The Nexus 9 is smaller than the iPad Air 2, so it’s actually just a bit lighter than the iPad Air 2, weighing 425 grams vs the 437 grams of Apple’s new slate. At the same time, the Nexus 9 is 7.9 mm thick, which makes it quite a bit thicker than the iPad Air 2. The Nexus 9 also has a whopping 6700 mAH battery which should last for approximately 9 hours of mixed use, according to Google. The Nexus 9 will be available in Indigo Black, Lunar White and Sand color options. Google’s new slate will set you back $400 for the 16 GB Wi-Fi version, the 32 GB Wi-Fi version will cost $480, while the LTE Nexus 9 with 32 GB internal storage will retail for $600. The Nexus 9 was launched with Android 5.0 Lollipop on board.

There are a few details about the iPad Air 2 we don’t know for sure yet, such as the size of the battery, but we can safely say that there hasn’t been much upgrading done on the slate. The Nexus 9, on the other hand, while a bit more pricey than we had expected, brings a fair amount of power and features to the tablet, as well as the brand-new Android 5.0 Lollipop OS. The iPad Air 2 also launched with the updated iOS 8.1, which will supposedly fix all the issues the mobile OS has been having since its launch.

iPad Air 2 vs Nexus 9
HTC Nexus + with the optional magnetic keyboard

Both these tablets aim for the top of the market, but I think the Nexus 9 seems just a bit superior to the iPad Air 2, that is if you’re not bothered by its thickness. Overall, the Nexus 9 and iPad Air 2 share the same screen resolution, but the HTC Nexus 9 crams more pixels into a smaller space, so it should end up as a crisper, sharper display. On the other hand, the iPad Air 2 does boast with a new anti-reflective coating, which according to Apple, should make it the most legible tablet in bright sunlight. We will have to see that in order to believe it, though. As for speed and processing power, the Nexus 9 and iPad Air 2 both have upgraded CPUs, last gen in their categories, so we expect to see an equal performance from both of them. I am inclined to root for the Tegra K1 CPU, but I think it’s too early to say. Which slate would you choose and why? Does pricing influence your decision?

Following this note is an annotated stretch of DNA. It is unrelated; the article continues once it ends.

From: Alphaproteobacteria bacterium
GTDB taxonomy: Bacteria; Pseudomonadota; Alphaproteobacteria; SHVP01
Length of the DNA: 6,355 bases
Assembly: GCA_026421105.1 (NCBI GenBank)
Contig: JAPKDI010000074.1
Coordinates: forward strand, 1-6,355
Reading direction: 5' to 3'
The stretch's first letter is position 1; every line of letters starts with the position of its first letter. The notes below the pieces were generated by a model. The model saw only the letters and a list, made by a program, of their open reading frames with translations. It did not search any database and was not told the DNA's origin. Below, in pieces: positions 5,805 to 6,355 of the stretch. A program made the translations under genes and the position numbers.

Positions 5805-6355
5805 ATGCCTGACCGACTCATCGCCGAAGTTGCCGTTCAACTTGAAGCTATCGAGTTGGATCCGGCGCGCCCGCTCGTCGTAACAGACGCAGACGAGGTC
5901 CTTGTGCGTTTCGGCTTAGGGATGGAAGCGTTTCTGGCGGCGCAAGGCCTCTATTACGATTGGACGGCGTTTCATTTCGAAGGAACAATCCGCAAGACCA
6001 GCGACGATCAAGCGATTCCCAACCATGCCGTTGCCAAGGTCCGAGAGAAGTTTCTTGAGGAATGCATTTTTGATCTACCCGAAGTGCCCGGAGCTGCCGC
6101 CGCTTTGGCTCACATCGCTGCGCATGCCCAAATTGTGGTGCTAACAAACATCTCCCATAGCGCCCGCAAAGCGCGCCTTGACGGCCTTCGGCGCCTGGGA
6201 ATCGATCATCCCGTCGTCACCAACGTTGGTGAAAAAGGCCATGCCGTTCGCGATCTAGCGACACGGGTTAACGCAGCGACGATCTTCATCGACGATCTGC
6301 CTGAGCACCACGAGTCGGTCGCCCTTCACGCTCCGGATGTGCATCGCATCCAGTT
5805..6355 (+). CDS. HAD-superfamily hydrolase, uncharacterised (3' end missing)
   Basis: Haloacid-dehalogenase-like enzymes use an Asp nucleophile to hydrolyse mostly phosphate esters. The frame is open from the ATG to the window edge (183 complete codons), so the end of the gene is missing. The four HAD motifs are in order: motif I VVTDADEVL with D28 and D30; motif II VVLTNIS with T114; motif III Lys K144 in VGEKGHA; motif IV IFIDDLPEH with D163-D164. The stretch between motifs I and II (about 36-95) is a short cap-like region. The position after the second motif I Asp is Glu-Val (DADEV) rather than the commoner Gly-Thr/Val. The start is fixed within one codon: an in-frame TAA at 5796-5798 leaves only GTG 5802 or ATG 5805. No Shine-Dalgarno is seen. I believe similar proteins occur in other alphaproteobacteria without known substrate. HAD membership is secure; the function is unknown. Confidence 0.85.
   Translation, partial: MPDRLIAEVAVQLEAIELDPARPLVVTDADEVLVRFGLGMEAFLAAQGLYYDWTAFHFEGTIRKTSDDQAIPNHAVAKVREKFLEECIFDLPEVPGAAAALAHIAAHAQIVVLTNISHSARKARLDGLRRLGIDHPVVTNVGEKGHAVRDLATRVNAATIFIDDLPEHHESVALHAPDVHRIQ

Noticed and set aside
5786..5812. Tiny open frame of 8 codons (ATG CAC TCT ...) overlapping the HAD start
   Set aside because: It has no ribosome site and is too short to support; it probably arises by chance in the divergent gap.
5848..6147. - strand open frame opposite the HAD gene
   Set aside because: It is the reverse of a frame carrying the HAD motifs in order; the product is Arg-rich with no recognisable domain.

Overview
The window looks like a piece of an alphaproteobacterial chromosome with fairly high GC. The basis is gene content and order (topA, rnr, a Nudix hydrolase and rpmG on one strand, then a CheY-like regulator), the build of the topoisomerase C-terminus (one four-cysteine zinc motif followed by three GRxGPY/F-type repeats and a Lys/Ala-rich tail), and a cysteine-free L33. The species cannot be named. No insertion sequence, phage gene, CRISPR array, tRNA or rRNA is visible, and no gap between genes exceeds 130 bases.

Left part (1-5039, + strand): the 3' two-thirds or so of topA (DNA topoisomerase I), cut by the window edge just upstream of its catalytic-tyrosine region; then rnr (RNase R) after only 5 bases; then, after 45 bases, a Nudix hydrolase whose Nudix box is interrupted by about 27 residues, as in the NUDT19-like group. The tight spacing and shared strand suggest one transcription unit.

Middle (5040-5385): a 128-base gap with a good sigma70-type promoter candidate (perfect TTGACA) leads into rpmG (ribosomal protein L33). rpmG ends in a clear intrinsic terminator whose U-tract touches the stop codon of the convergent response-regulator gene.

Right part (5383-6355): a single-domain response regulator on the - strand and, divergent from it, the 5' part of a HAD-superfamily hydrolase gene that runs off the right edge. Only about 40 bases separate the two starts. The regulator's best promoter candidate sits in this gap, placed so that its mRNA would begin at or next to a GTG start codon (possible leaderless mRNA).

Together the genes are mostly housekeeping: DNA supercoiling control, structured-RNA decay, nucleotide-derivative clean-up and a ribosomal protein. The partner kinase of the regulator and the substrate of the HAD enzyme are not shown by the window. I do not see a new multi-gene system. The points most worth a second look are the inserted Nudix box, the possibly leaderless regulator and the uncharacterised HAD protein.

iPad Air 2 vs Nexus 9
Nexus 9 with the Nvidia Tegra K1 CPU

About Egon Kilin

My life-long dream has been to test out every gadget on the market! Considering the fact that I've rapidly destroyed almost every gadget I've had so far, I'm not inclined to owning something, so my ideal outcome would be to have a different gadget each month. I'm really into smartphones, wearables and tablets and I love Playstation and Xbox, I'm sure I'll beat you at your own game (after a month of training... or two)